Saturday, November 2, 1996

Observing at Fremont Peak

November 2, 1996

The day began with dense low clouds blanketing the south San Francisco bay area. The prior night's weather reports were for clear skies and warming, but the result did not appear to support the forecasts. By mid day, I was getting phone calls from friends wondering if anyone was going to "the Peak" for the evening. Since the drive is only an hour, I remained optomistic, telling the callers that the clouds would dissipate later in the day. By 1:30 I was packed and on the road. I could hardlly believe I got the 14.5" dob, ladder and all my other equipment into a four door sedan (I usually drive a large truck).

The sky really looked bad... solid thick clouds to the north, and the range to the south, where the Peak is located, was not visible at all as I approached the halfway mark of the drive. Still, the sky above was beginning to open up, and there was little wind. It was the promise of a thick fog layer over the city lights that drove me onward.

I was the second member of the "club" to arrive atop the Peak. We unpacked and talked, my friend unloading his 10" dob. We watched the sky continue to open. Our view of the Pacific Ocean was that of fog... a thick.... light killing banket covering Watsonville, Santa Cruz to the north and south to Monterey. Things were looking better.

Soon, another friend arrived. Out came the 7" Questar and Astrophysics Traveller. The Traveller was placed on a nice Vernon Scope / Unitron alt/az mount. The clouds began moving out to sea, leaving only the fog layer. :-) Up pulled a nice little Mitsubishi 3000, and out came a Tele Vue Pronto. The owner of the Pronto had left his 12" LX-200 home, since the sky looked so bad when he left. Next to arrive was the "first-light" scope for the night, a 7" AstroPhysics f/9 EDT APO on an AstroPhysics 800 mount. What a piece of equipment! The final two members of the group pulled up with an 18" f/4.5 Obsession and a 8" Meade LX-200.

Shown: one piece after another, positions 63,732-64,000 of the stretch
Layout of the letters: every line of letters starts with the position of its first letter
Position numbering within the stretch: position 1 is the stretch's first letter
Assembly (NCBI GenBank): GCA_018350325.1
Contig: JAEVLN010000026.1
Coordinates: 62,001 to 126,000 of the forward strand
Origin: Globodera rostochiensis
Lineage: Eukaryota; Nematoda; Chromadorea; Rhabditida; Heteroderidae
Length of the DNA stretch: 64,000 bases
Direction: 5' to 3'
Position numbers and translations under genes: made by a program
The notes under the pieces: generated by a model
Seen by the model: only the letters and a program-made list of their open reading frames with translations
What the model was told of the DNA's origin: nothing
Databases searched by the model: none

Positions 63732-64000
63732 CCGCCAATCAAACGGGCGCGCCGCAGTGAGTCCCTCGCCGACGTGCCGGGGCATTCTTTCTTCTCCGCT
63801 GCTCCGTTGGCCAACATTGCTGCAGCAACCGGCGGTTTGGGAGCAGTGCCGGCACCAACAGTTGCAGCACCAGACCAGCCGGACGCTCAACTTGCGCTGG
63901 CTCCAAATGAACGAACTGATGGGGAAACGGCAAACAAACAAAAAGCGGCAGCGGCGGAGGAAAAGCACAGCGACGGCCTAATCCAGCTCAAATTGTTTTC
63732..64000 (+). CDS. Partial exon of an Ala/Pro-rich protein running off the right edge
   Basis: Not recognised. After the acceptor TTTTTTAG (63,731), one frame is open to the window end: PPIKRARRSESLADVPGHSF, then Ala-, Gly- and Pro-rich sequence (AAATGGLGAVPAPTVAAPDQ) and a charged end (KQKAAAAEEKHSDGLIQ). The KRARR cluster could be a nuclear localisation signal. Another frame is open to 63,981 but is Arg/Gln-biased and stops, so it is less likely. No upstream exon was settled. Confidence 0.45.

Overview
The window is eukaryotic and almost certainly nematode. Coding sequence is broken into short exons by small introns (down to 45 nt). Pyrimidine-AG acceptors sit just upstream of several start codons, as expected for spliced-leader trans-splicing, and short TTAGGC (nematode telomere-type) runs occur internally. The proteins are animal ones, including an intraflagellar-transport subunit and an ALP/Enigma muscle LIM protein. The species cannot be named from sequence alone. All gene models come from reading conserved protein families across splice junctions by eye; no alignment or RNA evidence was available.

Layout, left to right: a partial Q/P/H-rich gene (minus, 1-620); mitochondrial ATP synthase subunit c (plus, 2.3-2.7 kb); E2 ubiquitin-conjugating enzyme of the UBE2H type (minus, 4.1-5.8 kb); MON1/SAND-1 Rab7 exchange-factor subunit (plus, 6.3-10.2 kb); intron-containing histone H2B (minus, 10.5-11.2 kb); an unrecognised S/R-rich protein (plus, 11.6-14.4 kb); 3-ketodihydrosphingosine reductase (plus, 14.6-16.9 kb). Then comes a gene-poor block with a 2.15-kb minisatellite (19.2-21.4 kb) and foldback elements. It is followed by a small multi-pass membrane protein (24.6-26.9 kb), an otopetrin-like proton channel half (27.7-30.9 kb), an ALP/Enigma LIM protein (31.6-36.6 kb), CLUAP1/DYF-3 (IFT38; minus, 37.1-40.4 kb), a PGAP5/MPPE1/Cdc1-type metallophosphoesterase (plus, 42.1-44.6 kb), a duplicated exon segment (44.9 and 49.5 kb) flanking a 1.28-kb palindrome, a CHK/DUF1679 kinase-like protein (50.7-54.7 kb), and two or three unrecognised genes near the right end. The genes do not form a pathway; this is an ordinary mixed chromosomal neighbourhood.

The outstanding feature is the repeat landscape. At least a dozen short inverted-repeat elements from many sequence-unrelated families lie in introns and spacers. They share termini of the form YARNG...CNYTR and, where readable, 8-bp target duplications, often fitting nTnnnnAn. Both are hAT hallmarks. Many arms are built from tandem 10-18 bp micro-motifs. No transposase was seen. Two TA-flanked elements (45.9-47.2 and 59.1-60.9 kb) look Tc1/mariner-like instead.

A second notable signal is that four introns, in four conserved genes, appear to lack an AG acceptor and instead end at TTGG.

As the sun set, the temperatures began dropping rapidly. Only one band of clouds remained to the west. Jupiter showed a great deal of banding detail, but the air was turbulent just over the right shoulder of Fremont Peak, and the views were unsteady. Smaller aperture reduced the effects... my dob was not seeing the planet well. Too bad... that banding was very distinct!

Next, to the east, Saturn. The night before, from my backyard in Los Gatos (bordering San Jose), I was able to see the Cassini division and clear banding. Tonight, the banding was still there, nice cream colors. I could not see Cassini though, since the air was still unsteady while day changed to night. However, we did see five or six of Saturn's moons. The sixth one was a "maybe-sometimes" observation.

Once dark had really arrived, it was obvious we were in for one of the better nights in recent years at the Peak. The "dark" at the Peak cannot compete any longer with truly dark sites, as the bay area light dome continues encroaching southward, but it can still be quite good seeing.

Out to the west, the fog had small islands of dim white below. The lights of the coastal cities would not be a factor in our observing. To the north, the light dome of San Jose was greatly reduced... it was a huge improvement. To the south, Salinas threw some light, but it was mostly blocked by Fremont Peak. The rest of the sky opened up such that we would could see the dark "blotches" of dust cloud in the Milky Way north of Deneb in Cygnus. It was turning into a great night.